I’m sure you’ve seen oblong, reddish/purple skinned vegetables at your local health food store or farmer’s market. They are usually sitting in the bin directly next to the sweet potatoes.
You may have even mistaken it for a sweet potato at some point. But, once it is cut open and you see the cream-colored flesh, you quickly realize that this is NOT a sweet potato. The flesh is drier and much paler.
What is this mystery veggie?
It’s a Japanese Yam! Also known as a mountain yam. It’s native to the regions of China and Japan that are much colder than where most yams can survive.
This hearty root vegetable has a tuber that stores nutrients and energy to help the plant grow and thrive in cold harsh conditions.
It’s also a superb winter food, and the best season to eat it is during fall through spring.
But, on a more important note, it’s totally delish.
I put this veggie to the test on a few of my nephews’ super picky palates.
One by one they said, “What is this? It’s soooo sweet? Did you add sugar, Aunt Fanny?”
Nope, didn’t add sugar, and yes it’s sweeter than a sweet potato.
They loved it.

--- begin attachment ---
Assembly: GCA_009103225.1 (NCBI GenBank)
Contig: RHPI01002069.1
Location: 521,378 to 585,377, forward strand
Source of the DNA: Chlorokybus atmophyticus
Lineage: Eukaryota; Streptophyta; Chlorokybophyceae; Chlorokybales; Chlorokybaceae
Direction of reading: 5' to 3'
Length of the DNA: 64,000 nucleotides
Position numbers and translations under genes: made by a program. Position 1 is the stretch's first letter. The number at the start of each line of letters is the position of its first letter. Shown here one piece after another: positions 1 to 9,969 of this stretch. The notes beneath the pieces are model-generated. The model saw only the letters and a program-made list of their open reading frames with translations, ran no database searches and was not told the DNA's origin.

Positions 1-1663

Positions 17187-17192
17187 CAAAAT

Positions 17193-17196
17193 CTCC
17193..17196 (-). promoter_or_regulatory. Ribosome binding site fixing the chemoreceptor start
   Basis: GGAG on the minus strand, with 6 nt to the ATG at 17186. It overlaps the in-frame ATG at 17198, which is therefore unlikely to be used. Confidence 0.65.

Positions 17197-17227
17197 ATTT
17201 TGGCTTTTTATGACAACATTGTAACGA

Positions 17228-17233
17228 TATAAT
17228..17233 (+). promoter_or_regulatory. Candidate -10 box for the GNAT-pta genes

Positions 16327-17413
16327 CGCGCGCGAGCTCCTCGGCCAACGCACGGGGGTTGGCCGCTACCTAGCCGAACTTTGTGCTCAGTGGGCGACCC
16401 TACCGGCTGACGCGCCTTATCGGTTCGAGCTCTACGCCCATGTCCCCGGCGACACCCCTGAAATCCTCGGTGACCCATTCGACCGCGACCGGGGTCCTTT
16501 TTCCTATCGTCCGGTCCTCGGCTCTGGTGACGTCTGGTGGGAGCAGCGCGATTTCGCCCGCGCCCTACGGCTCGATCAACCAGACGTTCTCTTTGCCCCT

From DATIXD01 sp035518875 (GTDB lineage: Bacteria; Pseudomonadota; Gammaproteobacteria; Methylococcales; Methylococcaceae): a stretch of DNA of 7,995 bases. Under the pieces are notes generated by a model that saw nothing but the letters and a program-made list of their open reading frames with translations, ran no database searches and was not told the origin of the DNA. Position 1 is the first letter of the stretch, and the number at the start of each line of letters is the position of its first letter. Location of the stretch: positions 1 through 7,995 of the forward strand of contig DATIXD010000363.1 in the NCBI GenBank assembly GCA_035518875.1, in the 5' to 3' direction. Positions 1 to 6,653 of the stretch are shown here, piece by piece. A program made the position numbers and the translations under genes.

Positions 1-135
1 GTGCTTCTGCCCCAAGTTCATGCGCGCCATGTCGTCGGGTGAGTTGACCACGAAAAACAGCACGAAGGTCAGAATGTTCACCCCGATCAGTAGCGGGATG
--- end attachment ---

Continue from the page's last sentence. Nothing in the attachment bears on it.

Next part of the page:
If you haven’t tried this delicious cool weather veggie yet and you want a satisfying and sweet side dish, taste it for yourself.
Here a simple and easy recipe.
- 3-4 Japanese yams, cleaned
- 2-3 tbsp. extra virgin olive oil
- Celtic Sea salt
- Freshly ground black pepper
- Preheat oven to 375 degrees
- Wash the yams and remove any dark spots from the skin
- Cut into bite-sized pieces
- Lightly coat with olive oil
- Season with sea salt and black pepper
- Cover a baking tray or roasting pan with parchment paper
- Place the cut yam pieces onto the baking tray cook uncovered for 25 minutes
- Turn the yams and cook an additional 20-25 minutes
Andrea Beaman is an internationally renowned Holistic Health Coach, Natural Foods Chef, Speaker, Herbalist and best-selling author. Named one of the top 100 Most Influential Health and Fitness Experts, she is also a recipient of the Natural Gourmet Institute’s Award for Excellence in Health-Supportive Education and a Health Leadership award from The Institute for Integrative Nutrition. Since 1999, Andrea has been teaching people how to harness the body’s own preventative and healing powers using food, herbal remedies and alternative medicine.
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